22 September, 2020
‘Kyaa Khichdi pak rahee hain’, is a commonly heard phrase when people suspect something is happening, whether good or bad. Almost all of us would have heard of the ‘Birbal Ki Khichdi’ story as well. This perhaps means that Khichdi must have been in existence in India, from ancient times. The onset of monsoon, perhaps, has brought the mention of Khichdi back into our homes. Nothing pleases our senses more than a plate of piping hot Khichdi when it is pouring outside. Yes, it comes with many names across the length and breadth of this country. But Khichdi is a humble, common Indian food, which even our Michelin Star Chefs have relied upon to make them proud!
Yes, celebrity Indian Chef Vikas Khanna had served Khichdi to none other than PM Modi’s guests at a dinner held in New York. The guests hosted by the Indian PM were some of the world’s biggest CEOs at the Waldorf Astoria. More recently, Chef Vikas was again called upon to collaborate with Ola Foods during the lockdown for a unique, KhichdiChef contest. It is part of the Khichdi Experiment initiative, a flagship brand of Ola Foods. As a part of this, the customers were asked to share their Khichdi recipes to co-create this comfort food. So, what makes this popular Indian food dish so famous and is it just all hype or is there more than what meets the eye in Khichdi?
Names and Versions
Perhaps, you may be surprised to know that Khichdi is a very common dish across India, with a lot of variations, adding to its flavour, and popularity. Called Khichdi in the North, it is known as Huggi in Karnataka, and the more famous Bisi Bele Bath is also a variation of the same. The Pongal of Tamilians is more popular as a breakfast dish and it also has a sweet version. In Andhra and Telangana, it is called as Pulagam, while Bengalis call it Khichuri.
Typically, made with rice and moong dal, along with a few spices, it has many variations. Almost any lentil is used along with rice, and many people also add vegetables, and even greens like palak to make this dish. While mostly it is a ‘khara’ dish with some spices, especially, pepper, it is also made with jaggery or sugar for the sweet version, which is also used as ‘Naivedyam’ for pooja.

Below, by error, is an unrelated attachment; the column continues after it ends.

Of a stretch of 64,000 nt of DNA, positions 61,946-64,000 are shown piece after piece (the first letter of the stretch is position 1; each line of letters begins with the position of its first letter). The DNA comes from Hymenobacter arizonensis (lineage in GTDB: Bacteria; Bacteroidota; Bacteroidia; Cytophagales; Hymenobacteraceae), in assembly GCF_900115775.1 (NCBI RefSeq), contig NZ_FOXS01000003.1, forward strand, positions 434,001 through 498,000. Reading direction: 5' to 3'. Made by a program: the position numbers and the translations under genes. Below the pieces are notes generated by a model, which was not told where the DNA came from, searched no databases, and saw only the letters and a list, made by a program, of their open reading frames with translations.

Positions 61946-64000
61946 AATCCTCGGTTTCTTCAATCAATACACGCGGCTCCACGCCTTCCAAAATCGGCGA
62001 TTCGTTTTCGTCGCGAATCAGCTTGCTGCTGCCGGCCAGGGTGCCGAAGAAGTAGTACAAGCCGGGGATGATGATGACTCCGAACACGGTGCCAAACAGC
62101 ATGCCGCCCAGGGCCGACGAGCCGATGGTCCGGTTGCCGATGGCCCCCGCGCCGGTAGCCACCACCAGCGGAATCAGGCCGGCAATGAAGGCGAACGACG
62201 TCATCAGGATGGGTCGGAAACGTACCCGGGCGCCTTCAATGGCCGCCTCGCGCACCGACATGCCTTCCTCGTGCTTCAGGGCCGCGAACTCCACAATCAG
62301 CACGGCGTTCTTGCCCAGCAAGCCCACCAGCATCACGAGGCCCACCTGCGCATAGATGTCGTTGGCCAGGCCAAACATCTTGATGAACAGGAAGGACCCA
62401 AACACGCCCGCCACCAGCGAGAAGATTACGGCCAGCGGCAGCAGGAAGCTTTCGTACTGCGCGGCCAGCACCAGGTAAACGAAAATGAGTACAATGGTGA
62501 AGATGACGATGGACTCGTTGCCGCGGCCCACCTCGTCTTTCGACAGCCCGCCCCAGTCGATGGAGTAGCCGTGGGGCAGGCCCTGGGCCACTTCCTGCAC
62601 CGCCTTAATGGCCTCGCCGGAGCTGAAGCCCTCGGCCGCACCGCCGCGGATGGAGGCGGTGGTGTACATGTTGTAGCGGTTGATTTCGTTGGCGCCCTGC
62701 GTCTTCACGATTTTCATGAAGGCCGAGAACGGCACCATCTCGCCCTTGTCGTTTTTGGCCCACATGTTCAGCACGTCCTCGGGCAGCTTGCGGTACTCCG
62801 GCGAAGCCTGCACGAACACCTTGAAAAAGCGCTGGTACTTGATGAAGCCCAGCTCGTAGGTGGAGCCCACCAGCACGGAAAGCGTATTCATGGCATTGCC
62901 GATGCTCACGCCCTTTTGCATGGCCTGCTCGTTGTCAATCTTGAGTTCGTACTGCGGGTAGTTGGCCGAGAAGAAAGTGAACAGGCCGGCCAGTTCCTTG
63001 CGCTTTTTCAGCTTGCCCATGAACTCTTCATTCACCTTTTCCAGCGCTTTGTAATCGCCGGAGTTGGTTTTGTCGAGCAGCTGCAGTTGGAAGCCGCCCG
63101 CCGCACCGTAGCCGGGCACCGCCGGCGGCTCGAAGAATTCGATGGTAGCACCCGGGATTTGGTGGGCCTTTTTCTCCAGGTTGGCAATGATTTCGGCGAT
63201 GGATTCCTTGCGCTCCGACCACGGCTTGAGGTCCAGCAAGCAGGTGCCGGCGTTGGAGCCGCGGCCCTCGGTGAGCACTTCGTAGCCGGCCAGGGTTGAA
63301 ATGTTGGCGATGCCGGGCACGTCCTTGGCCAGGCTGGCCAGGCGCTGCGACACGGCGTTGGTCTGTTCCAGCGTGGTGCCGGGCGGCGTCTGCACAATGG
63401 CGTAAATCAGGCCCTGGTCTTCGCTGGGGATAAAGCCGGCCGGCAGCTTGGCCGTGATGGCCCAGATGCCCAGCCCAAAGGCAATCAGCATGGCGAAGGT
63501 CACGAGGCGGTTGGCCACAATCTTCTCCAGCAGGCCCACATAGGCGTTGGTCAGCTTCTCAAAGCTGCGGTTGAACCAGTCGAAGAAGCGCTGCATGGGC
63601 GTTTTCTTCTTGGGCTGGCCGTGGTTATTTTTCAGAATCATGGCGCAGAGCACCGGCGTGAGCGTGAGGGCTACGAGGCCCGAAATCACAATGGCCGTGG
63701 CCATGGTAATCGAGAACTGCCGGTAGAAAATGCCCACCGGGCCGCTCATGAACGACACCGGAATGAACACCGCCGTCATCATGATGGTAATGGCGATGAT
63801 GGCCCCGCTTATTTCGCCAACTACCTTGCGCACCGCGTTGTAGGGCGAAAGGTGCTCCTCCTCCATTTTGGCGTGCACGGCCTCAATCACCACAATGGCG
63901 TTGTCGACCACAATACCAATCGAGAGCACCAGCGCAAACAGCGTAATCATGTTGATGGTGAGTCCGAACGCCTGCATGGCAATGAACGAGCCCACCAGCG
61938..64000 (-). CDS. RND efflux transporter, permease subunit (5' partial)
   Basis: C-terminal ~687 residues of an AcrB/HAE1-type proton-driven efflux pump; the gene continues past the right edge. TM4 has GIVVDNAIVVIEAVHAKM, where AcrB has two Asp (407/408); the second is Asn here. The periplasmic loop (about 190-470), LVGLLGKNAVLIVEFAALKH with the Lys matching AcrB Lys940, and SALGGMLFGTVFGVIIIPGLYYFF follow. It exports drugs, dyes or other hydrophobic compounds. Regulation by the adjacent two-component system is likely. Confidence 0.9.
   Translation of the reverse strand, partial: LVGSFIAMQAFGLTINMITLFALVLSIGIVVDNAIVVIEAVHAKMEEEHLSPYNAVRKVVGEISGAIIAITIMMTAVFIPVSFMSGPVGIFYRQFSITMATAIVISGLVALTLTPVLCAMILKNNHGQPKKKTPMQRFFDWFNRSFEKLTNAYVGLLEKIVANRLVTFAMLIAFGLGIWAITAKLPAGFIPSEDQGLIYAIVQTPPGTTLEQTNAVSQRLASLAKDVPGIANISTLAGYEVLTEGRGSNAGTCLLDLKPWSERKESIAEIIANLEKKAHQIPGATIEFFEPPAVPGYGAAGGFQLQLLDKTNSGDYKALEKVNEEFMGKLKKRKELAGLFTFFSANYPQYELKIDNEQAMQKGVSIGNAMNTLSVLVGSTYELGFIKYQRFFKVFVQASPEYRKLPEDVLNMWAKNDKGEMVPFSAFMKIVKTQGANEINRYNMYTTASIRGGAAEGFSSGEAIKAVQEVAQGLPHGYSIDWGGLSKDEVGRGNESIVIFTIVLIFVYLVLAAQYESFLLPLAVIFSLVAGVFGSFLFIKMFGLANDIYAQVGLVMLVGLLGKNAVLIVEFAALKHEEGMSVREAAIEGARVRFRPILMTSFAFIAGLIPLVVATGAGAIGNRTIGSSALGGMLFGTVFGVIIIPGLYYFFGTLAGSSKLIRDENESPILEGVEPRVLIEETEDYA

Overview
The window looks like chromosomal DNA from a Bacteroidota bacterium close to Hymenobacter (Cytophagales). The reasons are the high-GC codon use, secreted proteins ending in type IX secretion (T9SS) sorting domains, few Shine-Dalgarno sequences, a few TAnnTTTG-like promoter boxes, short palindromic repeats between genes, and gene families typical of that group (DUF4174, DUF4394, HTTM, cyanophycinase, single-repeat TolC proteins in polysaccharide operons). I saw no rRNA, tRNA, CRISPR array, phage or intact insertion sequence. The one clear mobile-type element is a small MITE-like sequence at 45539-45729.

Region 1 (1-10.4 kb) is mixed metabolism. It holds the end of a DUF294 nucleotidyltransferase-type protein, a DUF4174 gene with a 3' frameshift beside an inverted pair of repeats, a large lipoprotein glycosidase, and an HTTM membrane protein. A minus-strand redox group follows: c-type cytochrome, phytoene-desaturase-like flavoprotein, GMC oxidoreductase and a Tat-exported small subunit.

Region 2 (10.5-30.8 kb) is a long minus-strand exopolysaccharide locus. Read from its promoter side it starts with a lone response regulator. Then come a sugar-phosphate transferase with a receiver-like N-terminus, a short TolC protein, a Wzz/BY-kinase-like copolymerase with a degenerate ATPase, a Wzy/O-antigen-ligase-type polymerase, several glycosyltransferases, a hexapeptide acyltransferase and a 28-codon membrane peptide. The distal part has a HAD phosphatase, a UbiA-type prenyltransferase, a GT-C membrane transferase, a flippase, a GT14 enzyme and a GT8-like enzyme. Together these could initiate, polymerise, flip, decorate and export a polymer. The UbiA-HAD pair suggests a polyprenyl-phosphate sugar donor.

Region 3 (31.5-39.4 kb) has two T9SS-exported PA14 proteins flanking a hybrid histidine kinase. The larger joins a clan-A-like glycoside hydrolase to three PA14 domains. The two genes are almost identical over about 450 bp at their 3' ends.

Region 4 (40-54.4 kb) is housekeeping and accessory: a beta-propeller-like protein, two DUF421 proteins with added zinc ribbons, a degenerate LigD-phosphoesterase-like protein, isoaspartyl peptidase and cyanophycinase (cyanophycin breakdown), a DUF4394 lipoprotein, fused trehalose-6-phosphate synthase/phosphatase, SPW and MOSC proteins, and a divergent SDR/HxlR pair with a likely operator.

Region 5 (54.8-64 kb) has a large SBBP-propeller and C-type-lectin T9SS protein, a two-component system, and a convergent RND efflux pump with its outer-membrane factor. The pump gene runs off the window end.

Also, some healthier versions of Khichdi exist now, wherein you can substitute rice with oats, poha, dalia, etc. The addition of multiple vegetables and using Tur Dal instead of Moong Dal are also popular variations that have been tried out. The spices can be mixed and matched according to your taste and liking, keeping your health in mind. A few variations even blend in non-vegetarian options like fish and eggs, into this.
If you are wondering why Khichdi is made out to be a superfood, then here are the benefits that this delectable food offers you. Since it is predominantly a combination of rice and lentils (maybe veggies as well), it is wholesome food. This combination provides our body with essential nutrients like Vitamin C, magnesium, potassium, phosphorous and calcium and of course, fibre too. It offers the best possible combination of carbs and proteins, along with amino acids.
This makes it easy on digestion, and hence, it is a preferred food, even when people are sick or old, and are unable to chew more, or digest easily. Many babies are introduced to solid food in the form of Khichdi, for this reason. It is gluten-free unless you change the main ingredients of rice and moong dal to other stuff.
Even, going by the ancient Ayurvedic wisdom, Khichdi balances three of the four doshas, Vata, Pitta, and Kapha. It is also supposed to cleanse your system, and hence, the preferred food during Ayurvedic treatments. Since Khichdi uses spices like Turmeric, a known super spice, the benefits of the same is also derived by eating this. The anti-inflammatory and anti-allergic benefits of Turmeric are good for any season, and especially for the Monsoon.
Lentils used in Khichdi also help to regulate the blood pressure, blood sugar levels, and in maintaining heart health. Khichdi could be topped with a spoon of ghee for better health, or it could be eaten with a cup of raitha as well. What is even more delightful is that it is a one-pot meal that is also easy to cook, and does not require any great culinary skills as such. So, this Monsoon, experiment with Khichdi, and stay healthy.
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